“Trainsforming America” is a new documentary that takes a hard look at why America has fallen behind the rest of the world when it comes to properly investing in an efficient passenger rail system. Filmmakers Rebecca Autumn Sansom and Katie Chen interview rail riders, experts and policymakers to find out what people think about the future of passenger rail in the country. Chen travels to Europe to experience their passenger rail system and compares the ease of train travel on the other side of the Atlantic to America’s antiquated rail system. Once the envy of the world, U.S. rail has fallen into disrepair and forces most Americans to rely on overloaded roads and overburdened airports.
Image via California High-Speed Rail Authority
“The reason I made this film is because I feel a heightened sense of responsibility to do whatever I can to ensure that my generation’s opportunities are no longer car dependent,” Sansom tells Inhabitat.
Thankfully, there are some signs of change on the horizon:
- The American Recovery and Reinvestment Act of 2009 (ARRA) committed an initial $8 billion to high-speed rail and intercity passenger rail improvements across the country.
- Last year Amtrak announced their 10th annual ridership record in 11 years, carrying 31.6 million passengers. Amtrak’s ridership is growing faster than any other major form of travel.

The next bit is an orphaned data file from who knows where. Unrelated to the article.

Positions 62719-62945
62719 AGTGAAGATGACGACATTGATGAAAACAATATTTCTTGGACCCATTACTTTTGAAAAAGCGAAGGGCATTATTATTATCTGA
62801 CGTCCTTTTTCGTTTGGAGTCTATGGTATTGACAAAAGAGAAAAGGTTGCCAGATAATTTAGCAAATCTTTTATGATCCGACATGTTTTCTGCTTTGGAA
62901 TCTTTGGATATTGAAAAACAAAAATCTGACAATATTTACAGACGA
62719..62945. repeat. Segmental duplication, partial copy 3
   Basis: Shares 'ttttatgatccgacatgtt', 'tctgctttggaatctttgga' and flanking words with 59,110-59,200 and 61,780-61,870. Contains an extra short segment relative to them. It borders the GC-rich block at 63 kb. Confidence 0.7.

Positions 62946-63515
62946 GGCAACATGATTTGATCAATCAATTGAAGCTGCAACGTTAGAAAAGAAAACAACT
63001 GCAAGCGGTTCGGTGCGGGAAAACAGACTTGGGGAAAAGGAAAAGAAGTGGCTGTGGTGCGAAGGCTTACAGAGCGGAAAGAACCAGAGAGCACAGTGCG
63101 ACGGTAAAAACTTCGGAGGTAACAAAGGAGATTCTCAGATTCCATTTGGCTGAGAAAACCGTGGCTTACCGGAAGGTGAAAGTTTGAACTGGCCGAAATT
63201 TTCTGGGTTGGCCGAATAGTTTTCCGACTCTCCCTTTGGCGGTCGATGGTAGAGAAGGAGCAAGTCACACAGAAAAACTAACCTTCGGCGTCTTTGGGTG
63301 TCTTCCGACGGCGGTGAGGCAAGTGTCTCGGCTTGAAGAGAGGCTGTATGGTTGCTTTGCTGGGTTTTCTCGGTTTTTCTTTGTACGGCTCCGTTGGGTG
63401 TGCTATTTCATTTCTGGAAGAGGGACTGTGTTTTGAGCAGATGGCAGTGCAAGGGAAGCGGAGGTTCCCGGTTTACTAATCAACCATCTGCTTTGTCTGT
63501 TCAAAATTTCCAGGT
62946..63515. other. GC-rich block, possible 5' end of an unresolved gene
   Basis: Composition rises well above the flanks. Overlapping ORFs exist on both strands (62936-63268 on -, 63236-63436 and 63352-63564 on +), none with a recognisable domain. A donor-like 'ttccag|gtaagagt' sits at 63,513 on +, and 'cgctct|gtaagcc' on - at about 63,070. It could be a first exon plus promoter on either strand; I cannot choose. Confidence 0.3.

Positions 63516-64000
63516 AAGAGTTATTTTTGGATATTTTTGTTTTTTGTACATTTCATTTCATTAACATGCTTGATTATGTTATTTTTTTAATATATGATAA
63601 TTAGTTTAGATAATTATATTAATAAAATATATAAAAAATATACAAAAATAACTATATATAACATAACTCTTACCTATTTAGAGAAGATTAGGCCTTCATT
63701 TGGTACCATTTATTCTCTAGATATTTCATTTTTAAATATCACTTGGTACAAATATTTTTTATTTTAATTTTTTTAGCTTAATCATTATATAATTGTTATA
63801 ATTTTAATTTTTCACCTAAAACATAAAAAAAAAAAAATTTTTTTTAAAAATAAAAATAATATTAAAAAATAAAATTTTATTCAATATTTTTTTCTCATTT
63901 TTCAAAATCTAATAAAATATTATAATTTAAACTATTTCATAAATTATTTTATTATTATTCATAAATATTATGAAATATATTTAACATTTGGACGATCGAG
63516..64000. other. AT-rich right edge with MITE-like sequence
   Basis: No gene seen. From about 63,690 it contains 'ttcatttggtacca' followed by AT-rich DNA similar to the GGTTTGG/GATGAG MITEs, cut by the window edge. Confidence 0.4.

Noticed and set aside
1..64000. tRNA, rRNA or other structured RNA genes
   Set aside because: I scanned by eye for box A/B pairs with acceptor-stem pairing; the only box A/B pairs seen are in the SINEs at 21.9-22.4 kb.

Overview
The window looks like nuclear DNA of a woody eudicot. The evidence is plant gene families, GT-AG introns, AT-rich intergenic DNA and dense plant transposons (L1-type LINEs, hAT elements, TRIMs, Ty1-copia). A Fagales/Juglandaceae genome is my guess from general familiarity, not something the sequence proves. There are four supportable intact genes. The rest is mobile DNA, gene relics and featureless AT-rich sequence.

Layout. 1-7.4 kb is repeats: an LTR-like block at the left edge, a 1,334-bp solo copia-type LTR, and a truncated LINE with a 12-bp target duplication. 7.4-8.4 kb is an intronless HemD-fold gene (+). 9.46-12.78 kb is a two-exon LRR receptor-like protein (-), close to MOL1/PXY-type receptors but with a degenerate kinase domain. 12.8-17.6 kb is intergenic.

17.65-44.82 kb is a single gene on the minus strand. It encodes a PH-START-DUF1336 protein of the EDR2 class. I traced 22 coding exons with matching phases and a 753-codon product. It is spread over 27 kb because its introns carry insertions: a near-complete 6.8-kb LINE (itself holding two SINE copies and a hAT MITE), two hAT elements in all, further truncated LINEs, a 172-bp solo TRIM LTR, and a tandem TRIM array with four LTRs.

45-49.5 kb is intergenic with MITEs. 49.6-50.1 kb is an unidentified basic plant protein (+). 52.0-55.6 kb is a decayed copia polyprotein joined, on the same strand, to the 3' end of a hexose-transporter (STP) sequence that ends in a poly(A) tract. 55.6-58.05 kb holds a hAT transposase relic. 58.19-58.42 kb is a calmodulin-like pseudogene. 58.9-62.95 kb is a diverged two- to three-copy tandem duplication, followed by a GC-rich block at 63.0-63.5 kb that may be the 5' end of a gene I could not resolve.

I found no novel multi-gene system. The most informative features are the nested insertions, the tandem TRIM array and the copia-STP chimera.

- California’s high-speed rail project from Los Angeles to San Francisco via the Central Valley is moving forward. The nation’s first true HSR line recently won federal approval to start construction on a 114-mile section from Fresno to Bakersfield. The state has already broken ground on a 29-mile stretch from Madera to Fresno.
- Texas is going to build a 205 mph high-speed rail line that will connect Dallas and Houston in 90 minutes.
- Japan, the nation that invented high-speed rail back in 1964 with the Shinkansen bullet train, is offering $5 billion in financing to build a maglev line between Washington and Baltimore that would take 15 minutes at a top speed of 311 mph. Eventually the line would be extended to NYC and would take less than an hour to travel from D.C. to NYC.
The film points out that a nationwide HSR system, similar to the fast trains traversing the European continent every day, would cost $500 billion. That figure is compared to the $800 billion government bailout and $782 billion and counting spent on the Iraq War. So clearly it is not a matter of money but of priorities. When American voters elect leaders with the political will to fund a 21st-Century passenger rail system, then the country will join the rest of the developed world and get one.
“By 2050, our population will have grown by 100 million. Meeting the demands this growth will put on our already aging and insufficient transportation system will require making innovative investments to expand capacity and improve efficiency,” U.S. Rep. Earl Blumenaeur (D-Ore.) tells Inhabitat. “High speed passenger rail must be part of the solution, and ‘Trainsforming America’ brings that message to a new audience.”
Lead image via Trainsforming America